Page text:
3 Questions of Effective Daily Meetings

61687402Are your daily meetings effective?

When you ask what people want from daily meetings, the answer is that they’d be short. Or Shorter.

These answers usually come from people who suffer from long meetings and many other meetings in general. They want to just get back to their work. However, focusing on the length of the daily meeting, is about efficiency, rather than effectiveness.

A certain way to make the meeting shorter is to start on time, and be prepared. Status should always be up-to-date on the board, especially before the  meeting starts. People who update the status during the meeting, waste the time of the entire team. Updating the board before the meeting shows good manners.

Short meetings are definitely better than long ones. But do they achieve their goal?

The goal of a daily meeting is…

…not to get a status report from everybody. That’s right, this is not a status meeting. And in most cases, I don’t care what you did since the last meeting. If you got something done, good for you. The board should show it.

Like a release planning meeting, or a sprint planning meeting, the daily meeting is a chance to re-plan. Gather all the know information we’ve collected since last time, and see:

  • Has something changed in priority? Maybe we should work on something else that is more important?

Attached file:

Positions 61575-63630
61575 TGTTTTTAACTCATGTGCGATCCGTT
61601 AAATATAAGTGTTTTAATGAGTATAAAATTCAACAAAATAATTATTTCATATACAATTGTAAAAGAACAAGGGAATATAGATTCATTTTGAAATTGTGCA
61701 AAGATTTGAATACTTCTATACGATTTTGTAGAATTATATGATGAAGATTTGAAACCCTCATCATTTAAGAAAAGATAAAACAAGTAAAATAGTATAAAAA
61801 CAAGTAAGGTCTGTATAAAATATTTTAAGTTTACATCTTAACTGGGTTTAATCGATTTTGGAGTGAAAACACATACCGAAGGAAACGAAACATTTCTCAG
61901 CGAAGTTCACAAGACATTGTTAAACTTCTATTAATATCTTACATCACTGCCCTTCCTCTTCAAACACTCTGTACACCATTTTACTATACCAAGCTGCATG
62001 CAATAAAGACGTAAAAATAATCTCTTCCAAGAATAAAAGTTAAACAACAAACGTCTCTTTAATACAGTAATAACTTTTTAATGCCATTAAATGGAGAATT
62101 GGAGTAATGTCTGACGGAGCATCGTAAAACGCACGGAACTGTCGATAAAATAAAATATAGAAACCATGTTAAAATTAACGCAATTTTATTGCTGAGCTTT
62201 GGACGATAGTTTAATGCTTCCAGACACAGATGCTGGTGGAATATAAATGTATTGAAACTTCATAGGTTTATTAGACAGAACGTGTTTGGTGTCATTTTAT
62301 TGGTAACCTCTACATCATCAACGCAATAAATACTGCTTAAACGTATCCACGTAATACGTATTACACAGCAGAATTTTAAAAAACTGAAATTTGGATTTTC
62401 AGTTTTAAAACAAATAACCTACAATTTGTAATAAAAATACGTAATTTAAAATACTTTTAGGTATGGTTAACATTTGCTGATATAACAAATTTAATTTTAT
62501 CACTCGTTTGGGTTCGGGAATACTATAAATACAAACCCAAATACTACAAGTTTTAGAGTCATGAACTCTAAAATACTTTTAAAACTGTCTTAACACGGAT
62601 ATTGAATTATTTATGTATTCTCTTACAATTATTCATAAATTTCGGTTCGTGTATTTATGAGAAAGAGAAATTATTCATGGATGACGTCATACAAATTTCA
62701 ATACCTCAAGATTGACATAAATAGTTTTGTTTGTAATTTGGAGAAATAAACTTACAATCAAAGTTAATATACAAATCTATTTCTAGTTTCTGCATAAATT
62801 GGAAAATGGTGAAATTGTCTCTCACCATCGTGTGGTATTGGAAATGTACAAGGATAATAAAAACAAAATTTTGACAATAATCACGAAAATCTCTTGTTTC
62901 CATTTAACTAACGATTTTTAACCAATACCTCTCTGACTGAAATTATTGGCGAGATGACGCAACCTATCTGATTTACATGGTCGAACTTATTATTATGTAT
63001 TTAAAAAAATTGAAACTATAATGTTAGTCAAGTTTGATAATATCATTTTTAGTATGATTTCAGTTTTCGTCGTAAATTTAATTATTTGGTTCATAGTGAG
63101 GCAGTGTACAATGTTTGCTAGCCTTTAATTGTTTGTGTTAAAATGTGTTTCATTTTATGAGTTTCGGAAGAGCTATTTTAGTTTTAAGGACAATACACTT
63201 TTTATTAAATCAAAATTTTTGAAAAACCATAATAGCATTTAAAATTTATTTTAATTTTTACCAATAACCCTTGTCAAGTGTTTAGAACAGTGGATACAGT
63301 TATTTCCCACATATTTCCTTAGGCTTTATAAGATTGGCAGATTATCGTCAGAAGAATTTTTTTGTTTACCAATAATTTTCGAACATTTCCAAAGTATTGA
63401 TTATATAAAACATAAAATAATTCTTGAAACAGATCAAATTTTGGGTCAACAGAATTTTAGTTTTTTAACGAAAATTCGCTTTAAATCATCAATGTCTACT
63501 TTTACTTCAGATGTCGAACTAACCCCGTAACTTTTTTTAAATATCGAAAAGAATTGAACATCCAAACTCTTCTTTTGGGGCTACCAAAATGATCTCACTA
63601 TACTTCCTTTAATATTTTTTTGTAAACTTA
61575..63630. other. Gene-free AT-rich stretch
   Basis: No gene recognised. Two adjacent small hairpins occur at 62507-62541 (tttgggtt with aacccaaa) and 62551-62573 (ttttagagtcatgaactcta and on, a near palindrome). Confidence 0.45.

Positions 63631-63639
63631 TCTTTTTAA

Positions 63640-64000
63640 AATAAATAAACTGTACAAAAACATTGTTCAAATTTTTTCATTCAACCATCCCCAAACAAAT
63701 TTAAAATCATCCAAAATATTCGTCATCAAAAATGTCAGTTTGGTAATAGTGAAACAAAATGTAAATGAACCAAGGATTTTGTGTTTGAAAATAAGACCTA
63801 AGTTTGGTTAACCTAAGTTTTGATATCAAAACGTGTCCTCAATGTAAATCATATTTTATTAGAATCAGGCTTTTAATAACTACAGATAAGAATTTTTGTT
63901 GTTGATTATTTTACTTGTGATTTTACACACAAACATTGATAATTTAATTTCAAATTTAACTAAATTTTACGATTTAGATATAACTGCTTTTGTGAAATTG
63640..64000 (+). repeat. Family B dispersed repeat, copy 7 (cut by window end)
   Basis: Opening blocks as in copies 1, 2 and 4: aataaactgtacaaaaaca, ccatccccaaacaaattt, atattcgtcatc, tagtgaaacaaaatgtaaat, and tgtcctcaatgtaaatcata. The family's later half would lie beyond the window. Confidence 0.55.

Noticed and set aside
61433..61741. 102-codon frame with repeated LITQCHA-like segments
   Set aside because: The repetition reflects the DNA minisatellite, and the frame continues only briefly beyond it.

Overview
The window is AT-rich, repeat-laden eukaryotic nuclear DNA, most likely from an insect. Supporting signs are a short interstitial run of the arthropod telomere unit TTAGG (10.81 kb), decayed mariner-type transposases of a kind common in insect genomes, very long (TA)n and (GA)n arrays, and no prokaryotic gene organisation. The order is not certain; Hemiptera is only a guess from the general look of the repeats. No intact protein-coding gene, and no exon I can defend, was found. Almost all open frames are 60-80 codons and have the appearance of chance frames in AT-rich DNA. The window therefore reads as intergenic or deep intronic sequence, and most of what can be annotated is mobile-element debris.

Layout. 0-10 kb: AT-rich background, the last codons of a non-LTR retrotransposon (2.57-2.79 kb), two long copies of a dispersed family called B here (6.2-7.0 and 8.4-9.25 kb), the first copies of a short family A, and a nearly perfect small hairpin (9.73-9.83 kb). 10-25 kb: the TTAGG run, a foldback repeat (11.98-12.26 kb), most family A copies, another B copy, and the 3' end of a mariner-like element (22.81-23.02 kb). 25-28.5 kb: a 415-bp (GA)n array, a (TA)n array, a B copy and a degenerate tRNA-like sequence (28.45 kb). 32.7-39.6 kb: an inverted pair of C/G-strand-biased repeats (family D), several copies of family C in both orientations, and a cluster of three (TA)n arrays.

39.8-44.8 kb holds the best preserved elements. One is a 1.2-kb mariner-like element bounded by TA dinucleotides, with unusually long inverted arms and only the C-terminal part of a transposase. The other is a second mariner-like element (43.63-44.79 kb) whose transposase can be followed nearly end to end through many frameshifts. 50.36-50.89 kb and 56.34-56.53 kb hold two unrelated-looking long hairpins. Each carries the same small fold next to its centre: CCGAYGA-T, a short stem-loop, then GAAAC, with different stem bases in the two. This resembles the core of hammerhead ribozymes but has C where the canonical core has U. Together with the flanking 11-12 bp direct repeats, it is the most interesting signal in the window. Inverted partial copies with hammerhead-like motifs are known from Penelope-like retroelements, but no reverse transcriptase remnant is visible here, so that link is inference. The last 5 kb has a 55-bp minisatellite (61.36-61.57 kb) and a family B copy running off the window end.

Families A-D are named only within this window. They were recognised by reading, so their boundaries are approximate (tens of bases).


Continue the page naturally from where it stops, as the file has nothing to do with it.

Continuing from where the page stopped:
• Is a task blocked? We should do something about it. Help the blocked person. Or put the whole item on hold.
  • Have we bitten off more than we chew? Maybe invest in more research, or do an experiment, instead of what we initially planned.
  • Is a task stuck in progress for too long? Maybe instead of neglecting it, take a decision to park it.
  • Are we on track? Maybe we should remove or add items to our backlog based on our pace.

Re-planning is making decisions based on the information we have, and the learning we did. In order to do this effectively we need all the current information at our disposal (that includes the updated board). Then we ask the questions, but not the ones that don’t add value.

Here are the real questions that we should answer in the daily meeting:

  1. What have I learned since the last meeting?
  2. What can we do with this information?
  3. How can I help?

Get the information, re-plan and execute.

That’s effective.

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